Mobile Security: A Systems Engineering Framework for Implementing Bring Your Own Device (BYOD) Security Through the Combination of Policy Management and Technology Open Access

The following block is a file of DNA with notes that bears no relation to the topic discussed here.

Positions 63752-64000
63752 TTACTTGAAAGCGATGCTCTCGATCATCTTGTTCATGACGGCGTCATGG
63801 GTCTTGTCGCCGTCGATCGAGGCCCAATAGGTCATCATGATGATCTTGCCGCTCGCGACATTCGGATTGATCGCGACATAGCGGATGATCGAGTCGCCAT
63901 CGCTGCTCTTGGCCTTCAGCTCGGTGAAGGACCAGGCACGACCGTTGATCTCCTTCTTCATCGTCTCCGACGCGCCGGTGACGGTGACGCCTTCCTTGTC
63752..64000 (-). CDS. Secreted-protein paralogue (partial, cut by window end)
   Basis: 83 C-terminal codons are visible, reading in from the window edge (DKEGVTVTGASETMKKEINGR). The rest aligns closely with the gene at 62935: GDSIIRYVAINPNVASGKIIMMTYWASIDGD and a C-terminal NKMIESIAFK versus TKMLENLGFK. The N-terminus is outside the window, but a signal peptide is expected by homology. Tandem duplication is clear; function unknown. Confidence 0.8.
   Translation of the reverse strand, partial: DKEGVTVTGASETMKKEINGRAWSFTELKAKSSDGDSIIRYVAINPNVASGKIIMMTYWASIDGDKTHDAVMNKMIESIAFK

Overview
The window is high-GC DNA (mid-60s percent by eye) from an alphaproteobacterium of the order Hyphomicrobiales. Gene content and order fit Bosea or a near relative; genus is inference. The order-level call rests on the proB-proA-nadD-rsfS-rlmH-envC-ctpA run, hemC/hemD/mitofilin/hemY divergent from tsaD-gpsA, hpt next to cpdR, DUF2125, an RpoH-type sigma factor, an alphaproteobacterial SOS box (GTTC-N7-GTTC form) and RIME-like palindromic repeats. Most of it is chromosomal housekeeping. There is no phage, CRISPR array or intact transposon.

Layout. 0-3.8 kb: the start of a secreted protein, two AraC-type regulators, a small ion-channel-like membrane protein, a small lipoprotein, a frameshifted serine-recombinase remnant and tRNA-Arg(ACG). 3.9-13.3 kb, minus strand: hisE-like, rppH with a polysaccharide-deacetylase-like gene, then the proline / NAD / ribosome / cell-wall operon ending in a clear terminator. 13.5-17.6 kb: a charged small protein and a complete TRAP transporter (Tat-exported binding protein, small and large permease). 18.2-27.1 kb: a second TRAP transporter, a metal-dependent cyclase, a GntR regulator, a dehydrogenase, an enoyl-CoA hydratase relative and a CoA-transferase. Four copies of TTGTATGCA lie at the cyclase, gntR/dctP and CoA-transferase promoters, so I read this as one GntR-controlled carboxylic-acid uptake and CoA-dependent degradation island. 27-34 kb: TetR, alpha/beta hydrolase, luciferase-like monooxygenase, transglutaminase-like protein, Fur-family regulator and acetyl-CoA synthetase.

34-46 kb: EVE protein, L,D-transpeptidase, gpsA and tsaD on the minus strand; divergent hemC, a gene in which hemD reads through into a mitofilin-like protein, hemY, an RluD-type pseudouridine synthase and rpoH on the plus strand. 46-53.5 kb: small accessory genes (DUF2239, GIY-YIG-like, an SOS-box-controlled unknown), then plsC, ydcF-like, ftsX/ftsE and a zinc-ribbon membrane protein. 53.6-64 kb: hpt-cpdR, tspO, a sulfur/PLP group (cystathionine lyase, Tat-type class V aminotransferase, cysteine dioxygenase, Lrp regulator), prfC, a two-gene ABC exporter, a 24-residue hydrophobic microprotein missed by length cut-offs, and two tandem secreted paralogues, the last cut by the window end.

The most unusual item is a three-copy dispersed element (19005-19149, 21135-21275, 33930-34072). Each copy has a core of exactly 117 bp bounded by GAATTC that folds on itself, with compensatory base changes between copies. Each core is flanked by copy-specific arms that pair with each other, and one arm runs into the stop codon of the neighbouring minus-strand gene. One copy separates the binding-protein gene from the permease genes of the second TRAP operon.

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With the rapid increase of smartphones and tablets, security concerns have also been on the rise. Traditionally, Information Technology (IT) departments set up devices, apply security, and monitor them. Such approaches do not apply to today’s mobile devices due to a phenomenon called Bring Your Own Device or BYOD. Employees find it desirable to use personal mobile devices for their work and make no distinction between using their carriers’ services versus their organizations’ Wi-Fi. BYOD is an extension of corporate networks and thus it is essential to secure BYODs to protect enterprise networks (Wang & Vangury, 2014).To address the security concerns of BYOD, many vendors have introduced Mobile Device Management (MDM) systems. Such systems by themselves do not and cannot provide comprehensive solutions to BYOD precisely due to the nature of BYOD: the user and not the enterprise owns the device. BYOD necessitates a different paradigm, one in which the device is removed as the primary object of security and one in which the device, the user (employee), and management are all taken into consideration. Further, the approach to security would necessitate technology, policy management, and people integration instead of the traditional technology alone approach.In this dissertation, risks of allowing BYOD balanced by its benefits will be examined. The instrument for addressing BYOD security concerns will be presented as a BYOD Security Framework. The framework has three pillars: People, Policy Management, and Technology. It will be demonstrated that these three pillars are necessary in order to secure BYOD implementations in an enterprise.To validate the framework, an empirical survey was conducted from a pool of 114 industry security practitioners. The resulting dataset was analyzed via nonparametric statistics for ordinal data to determine the association between the level of the BYOD Security Framework elements being de facto implemented in organizations and the frequency of security breaches associated with BYOD in those organizations to identify and confirm key elements of the framework.
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